Individual sexual risk behaviors have failed to explain the observed racial disparity in HIV acquisition. To increase understanding of potential drivers in disparities, we assessed differences across individual, network, and social determinants.
Data come from RADAR (N = 1015), a longitudinal cohort study of multilevel HIV-risk factors among young men who have sex with men (YMSM) aged 16–29 years in Chicago, IL. Data collection includes biological specimens; network data, including detailed information about social, sexual, and drug-use networks; and psychosocial characteristics of YMSM.
Compared to white YMSM (24.8%) and Hispanic YMSM (30.0%), black YMSM (33.9%) had a higher prevalence of both HIV (32%; P < 0.001) and rectal sexually transmitted infections (26.5%; P = 0.011) with no observed differences in pre-exposure prophylaxis use. Black YMSM reported lower rates of sexual risk behaviors and more lifetime HIV tests (P < 0.001) compared with all other YMSM; however, they were also significantly less likely to achieve viral suppression (P = 0.01). Black YMSM reported the highest rate of cannabis use (P = 0.03) as well as greater levels of stigma (P < 0.001), victimization (P = 0.04), trauma (P < 0.001), and childhood sexual abuse (P < 0.001). White YMSM reported higher rates of depression (P < 0.001) and alcohol use (P < 0.001). In network analyses, significant differences existed across network characteristics with black YMSM having the lowest transitivity (P = 0.002), the highest density (P < 0.001), and the highest homophily (P < 0.001).
Black YMSM do not report higher rates of HIV-risk behaviors, but social and network determinants are aligned toward increased HIV risk. These results suggest that network interventions and those addressing social determinants may help reduce disparities.
*Department of Medical Social Sciences, Institute for Sexual and Gender Minority Health and Wellbeing, Northwestern University Feinberg School of Medicine, Chicago, IL;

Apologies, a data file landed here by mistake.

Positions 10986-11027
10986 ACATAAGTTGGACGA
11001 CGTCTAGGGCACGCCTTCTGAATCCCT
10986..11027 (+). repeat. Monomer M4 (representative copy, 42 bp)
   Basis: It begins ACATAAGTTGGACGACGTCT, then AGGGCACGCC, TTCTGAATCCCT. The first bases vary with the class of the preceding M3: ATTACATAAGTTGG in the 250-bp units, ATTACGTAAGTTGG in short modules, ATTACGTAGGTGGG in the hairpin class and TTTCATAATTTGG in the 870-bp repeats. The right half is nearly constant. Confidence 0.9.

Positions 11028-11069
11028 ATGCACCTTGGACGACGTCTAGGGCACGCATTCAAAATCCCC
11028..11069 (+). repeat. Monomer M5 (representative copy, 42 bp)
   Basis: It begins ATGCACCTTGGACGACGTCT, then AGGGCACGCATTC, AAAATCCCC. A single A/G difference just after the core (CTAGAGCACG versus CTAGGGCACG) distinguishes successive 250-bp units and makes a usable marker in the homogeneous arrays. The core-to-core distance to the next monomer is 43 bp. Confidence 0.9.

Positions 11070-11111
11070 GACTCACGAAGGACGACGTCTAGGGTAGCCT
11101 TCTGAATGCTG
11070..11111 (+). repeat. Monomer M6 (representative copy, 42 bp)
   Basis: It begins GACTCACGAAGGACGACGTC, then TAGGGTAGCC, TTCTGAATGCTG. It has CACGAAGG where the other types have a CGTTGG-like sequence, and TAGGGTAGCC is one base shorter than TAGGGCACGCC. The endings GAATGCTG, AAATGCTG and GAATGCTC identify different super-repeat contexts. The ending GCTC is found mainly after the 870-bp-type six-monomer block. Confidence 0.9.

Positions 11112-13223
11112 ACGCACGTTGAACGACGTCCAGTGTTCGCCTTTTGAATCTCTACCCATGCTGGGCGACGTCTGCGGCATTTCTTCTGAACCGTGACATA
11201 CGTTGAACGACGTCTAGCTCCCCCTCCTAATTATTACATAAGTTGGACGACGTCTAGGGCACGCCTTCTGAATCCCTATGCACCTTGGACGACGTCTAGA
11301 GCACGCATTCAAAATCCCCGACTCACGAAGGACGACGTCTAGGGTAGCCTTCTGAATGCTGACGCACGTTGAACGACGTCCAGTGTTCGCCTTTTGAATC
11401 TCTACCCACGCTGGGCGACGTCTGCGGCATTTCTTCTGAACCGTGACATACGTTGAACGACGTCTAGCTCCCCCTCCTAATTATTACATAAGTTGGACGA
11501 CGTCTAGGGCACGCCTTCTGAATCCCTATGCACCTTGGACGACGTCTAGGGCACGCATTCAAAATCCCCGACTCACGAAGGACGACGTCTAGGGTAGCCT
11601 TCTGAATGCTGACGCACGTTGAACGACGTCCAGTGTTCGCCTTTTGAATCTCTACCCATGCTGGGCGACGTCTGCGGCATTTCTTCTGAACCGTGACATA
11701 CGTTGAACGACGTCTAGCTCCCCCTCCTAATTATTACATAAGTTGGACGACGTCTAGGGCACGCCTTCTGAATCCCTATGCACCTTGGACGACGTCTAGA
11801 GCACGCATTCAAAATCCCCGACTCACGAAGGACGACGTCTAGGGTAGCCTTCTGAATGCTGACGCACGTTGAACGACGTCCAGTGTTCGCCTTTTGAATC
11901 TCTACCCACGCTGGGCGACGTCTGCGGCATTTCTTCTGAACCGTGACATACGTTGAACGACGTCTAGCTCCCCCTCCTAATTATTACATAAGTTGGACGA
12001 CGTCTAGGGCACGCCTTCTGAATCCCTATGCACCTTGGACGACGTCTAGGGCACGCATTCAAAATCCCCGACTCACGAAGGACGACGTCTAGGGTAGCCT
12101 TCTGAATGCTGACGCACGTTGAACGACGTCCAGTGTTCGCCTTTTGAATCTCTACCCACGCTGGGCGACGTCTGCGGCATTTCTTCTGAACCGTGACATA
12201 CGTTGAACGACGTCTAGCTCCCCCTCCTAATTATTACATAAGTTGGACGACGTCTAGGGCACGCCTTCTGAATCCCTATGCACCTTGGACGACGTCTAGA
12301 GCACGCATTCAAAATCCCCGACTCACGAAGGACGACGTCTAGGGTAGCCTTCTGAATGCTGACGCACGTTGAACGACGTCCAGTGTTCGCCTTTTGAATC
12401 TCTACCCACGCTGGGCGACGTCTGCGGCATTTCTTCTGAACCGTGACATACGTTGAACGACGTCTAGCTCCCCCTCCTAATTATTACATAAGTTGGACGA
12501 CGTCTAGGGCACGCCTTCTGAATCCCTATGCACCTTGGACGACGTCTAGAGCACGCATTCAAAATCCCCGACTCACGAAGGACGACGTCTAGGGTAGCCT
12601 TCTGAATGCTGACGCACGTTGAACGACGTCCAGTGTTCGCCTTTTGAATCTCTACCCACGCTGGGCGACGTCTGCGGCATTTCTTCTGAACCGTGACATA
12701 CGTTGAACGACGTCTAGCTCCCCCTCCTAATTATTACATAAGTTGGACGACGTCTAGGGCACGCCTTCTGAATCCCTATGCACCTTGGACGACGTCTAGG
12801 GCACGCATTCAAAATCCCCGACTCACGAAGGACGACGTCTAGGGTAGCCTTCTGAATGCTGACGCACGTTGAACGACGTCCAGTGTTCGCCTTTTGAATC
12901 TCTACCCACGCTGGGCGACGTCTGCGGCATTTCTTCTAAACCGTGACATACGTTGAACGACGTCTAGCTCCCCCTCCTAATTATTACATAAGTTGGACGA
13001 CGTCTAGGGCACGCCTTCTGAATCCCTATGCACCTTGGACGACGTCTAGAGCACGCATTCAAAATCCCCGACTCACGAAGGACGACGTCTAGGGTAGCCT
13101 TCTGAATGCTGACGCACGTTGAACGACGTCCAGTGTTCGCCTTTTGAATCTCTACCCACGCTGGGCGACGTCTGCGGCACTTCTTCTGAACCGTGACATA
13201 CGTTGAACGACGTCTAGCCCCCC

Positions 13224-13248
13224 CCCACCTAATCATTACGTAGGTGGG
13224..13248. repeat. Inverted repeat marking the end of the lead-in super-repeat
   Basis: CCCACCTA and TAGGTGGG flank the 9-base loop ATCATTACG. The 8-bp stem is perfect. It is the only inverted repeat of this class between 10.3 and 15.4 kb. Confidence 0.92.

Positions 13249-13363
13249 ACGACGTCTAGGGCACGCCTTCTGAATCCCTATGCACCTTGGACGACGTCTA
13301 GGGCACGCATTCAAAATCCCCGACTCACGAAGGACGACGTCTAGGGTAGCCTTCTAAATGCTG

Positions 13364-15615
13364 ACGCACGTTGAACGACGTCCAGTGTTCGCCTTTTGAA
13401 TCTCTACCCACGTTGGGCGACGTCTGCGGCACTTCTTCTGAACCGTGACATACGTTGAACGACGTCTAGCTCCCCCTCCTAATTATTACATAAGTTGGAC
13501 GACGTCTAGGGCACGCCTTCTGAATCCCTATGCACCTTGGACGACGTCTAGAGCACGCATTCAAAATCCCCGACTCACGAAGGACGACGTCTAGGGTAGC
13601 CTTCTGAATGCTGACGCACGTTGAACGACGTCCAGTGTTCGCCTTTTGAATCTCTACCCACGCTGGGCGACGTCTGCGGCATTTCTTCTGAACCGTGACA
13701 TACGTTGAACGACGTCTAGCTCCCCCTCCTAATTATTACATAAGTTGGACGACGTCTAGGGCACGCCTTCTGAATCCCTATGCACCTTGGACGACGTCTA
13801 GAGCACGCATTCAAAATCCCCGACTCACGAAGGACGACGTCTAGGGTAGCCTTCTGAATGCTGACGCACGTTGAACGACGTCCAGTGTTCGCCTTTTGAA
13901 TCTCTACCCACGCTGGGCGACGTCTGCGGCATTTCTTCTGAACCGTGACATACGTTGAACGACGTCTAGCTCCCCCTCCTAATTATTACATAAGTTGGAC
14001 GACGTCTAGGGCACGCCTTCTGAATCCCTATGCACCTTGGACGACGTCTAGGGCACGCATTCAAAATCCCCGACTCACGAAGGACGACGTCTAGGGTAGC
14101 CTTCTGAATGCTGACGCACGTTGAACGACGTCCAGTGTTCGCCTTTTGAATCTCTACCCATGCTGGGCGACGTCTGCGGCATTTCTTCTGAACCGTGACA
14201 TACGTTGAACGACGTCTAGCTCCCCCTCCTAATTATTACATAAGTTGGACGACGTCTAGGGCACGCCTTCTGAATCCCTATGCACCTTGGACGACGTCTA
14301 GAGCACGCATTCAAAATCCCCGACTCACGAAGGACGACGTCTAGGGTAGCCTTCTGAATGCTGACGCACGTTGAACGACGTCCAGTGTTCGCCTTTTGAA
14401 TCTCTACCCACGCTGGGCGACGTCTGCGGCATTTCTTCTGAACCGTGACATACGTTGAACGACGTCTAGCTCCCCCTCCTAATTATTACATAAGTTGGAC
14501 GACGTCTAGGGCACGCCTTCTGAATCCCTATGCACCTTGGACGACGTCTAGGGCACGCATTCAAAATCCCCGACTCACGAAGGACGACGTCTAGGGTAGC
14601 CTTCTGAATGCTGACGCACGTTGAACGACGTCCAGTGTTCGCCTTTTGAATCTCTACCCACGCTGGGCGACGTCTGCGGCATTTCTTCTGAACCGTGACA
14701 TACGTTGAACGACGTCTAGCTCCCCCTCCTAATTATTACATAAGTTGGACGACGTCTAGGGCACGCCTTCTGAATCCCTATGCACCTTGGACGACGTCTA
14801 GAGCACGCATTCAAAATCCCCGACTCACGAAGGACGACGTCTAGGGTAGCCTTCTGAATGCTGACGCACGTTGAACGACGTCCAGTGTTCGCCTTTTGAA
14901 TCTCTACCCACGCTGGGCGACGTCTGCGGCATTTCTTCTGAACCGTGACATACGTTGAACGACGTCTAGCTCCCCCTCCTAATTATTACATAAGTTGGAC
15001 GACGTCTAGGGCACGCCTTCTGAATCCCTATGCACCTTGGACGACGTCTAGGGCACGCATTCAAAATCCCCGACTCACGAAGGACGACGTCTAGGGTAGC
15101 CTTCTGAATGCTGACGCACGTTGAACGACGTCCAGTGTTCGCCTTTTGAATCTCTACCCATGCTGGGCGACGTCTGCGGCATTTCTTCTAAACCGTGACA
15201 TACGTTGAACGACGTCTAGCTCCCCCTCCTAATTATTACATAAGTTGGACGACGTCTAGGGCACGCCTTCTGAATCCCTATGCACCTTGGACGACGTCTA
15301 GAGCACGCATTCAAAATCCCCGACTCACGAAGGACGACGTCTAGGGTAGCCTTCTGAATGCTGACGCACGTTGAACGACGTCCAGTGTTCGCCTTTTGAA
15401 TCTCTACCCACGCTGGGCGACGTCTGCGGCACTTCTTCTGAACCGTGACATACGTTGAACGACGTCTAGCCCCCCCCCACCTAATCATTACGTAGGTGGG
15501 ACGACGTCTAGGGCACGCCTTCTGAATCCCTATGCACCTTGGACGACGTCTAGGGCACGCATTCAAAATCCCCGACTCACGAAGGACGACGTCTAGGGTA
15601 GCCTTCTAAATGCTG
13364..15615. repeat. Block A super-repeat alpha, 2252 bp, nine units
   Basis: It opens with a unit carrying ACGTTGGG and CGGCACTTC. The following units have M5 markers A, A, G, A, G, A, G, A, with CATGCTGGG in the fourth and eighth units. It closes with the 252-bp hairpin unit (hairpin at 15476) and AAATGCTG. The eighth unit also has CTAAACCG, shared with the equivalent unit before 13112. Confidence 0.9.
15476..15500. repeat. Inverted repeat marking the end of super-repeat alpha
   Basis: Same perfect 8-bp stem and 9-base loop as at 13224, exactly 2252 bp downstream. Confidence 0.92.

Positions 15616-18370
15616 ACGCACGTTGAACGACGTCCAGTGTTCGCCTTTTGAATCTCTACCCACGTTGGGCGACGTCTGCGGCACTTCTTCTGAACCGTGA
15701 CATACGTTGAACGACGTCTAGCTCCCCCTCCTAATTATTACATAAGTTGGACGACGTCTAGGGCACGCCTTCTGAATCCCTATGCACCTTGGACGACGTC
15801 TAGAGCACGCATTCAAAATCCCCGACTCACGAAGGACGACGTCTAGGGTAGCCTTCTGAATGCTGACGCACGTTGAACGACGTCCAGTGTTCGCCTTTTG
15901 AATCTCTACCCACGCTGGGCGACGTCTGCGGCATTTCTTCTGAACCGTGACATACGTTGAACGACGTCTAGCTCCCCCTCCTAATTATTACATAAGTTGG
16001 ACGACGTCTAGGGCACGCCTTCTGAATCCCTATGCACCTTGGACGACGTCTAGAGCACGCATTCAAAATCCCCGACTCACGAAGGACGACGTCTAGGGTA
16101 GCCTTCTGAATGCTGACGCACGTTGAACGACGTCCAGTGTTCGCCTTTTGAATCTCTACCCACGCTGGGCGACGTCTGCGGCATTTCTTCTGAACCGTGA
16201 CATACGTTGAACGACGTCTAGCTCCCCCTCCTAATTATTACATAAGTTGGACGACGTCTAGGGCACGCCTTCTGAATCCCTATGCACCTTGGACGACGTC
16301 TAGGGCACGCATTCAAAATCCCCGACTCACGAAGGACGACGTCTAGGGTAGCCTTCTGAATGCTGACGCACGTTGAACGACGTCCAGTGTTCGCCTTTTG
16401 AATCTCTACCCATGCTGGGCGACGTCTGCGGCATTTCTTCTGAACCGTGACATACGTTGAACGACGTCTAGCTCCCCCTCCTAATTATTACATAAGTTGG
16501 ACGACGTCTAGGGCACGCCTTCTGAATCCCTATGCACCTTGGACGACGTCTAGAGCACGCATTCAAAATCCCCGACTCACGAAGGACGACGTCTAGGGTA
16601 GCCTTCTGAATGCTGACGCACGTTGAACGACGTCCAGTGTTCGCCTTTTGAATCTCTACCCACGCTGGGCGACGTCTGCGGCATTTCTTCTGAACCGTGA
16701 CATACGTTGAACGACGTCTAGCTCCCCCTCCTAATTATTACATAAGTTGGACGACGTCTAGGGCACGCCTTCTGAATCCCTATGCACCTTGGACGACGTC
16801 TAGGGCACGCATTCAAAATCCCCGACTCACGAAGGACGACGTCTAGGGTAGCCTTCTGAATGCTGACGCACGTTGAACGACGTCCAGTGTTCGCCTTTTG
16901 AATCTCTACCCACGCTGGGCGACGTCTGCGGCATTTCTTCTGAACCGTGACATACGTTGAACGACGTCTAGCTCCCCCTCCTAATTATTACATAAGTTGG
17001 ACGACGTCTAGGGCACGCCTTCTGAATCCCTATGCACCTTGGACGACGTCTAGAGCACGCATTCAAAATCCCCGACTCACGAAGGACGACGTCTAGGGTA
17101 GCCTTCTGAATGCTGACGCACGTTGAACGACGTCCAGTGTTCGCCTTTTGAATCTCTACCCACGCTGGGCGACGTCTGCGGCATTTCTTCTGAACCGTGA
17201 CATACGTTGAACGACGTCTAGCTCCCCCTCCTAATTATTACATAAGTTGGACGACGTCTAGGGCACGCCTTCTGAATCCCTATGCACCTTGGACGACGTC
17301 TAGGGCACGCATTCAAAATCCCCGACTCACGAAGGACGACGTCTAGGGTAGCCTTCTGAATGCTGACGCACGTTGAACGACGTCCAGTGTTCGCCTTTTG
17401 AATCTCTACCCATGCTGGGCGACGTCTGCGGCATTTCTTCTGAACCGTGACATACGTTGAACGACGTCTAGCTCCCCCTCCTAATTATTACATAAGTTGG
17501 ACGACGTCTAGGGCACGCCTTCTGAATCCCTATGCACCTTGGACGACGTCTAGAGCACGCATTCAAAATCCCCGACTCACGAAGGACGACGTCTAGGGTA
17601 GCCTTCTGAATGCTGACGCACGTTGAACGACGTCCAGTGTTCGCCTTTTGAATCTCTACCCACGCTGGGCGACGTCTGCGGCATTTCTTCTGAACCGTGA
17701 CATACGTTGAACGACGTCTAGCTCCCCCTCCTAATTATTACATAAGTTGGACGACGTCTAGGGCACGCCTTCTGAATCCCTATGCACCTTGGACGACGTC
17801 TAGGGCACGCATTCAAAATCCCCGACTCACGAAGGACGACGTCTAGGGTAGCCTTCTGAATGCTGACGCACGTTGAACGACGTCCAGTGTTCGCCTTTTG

†Department of Psychiatry and Behavioral Sciences, Northwestern University Feinberg School of Medicine, Chicago, IL; and
‡Department of Medicine, Division of Infectious Diseases and HIV Translational Research Center, Northwestern University Feinberg School of Medicine, Chicago, IL.
Correspondence to: Brian Mustanski, PhD, Northwestern Institute of Sexual and Gender Minority Health and Wellbeing, 625 N Michigan Avenue Suite 1400, Chicago, IL 60611 (e-mail: email@example.com).
Supported by grants from the National Institute on Drug Abuse at the National Institutes of Health (U01DA036939; PI: B.M.; K08DA037825; PI: M.B.).
Presented in part at the Conference on Retroviruses and Opportunistic Infections (CROI); March 5, 2018; Boston, MA.
The authors have no funding or conflicts of interest to disclose.
Protection of human subjects: All procedures performed in studies involving human participants were in accordance with the ethical standards of the institutional and/or national research committee and with the 1964 Helsinki Declaration and its later amendments or comparable ethical standards. Informed consent was obtained from all individual participants included in the study.
The content is solely the responsibility of the authors and does not necessarily represent the official views of the National Institute on Drug Abuse or the National Institutes of Health. The sponsor had no involvement in the conduct of the research or the preparation of the article.
Received July 23, 2018
Accepted September 27, 2018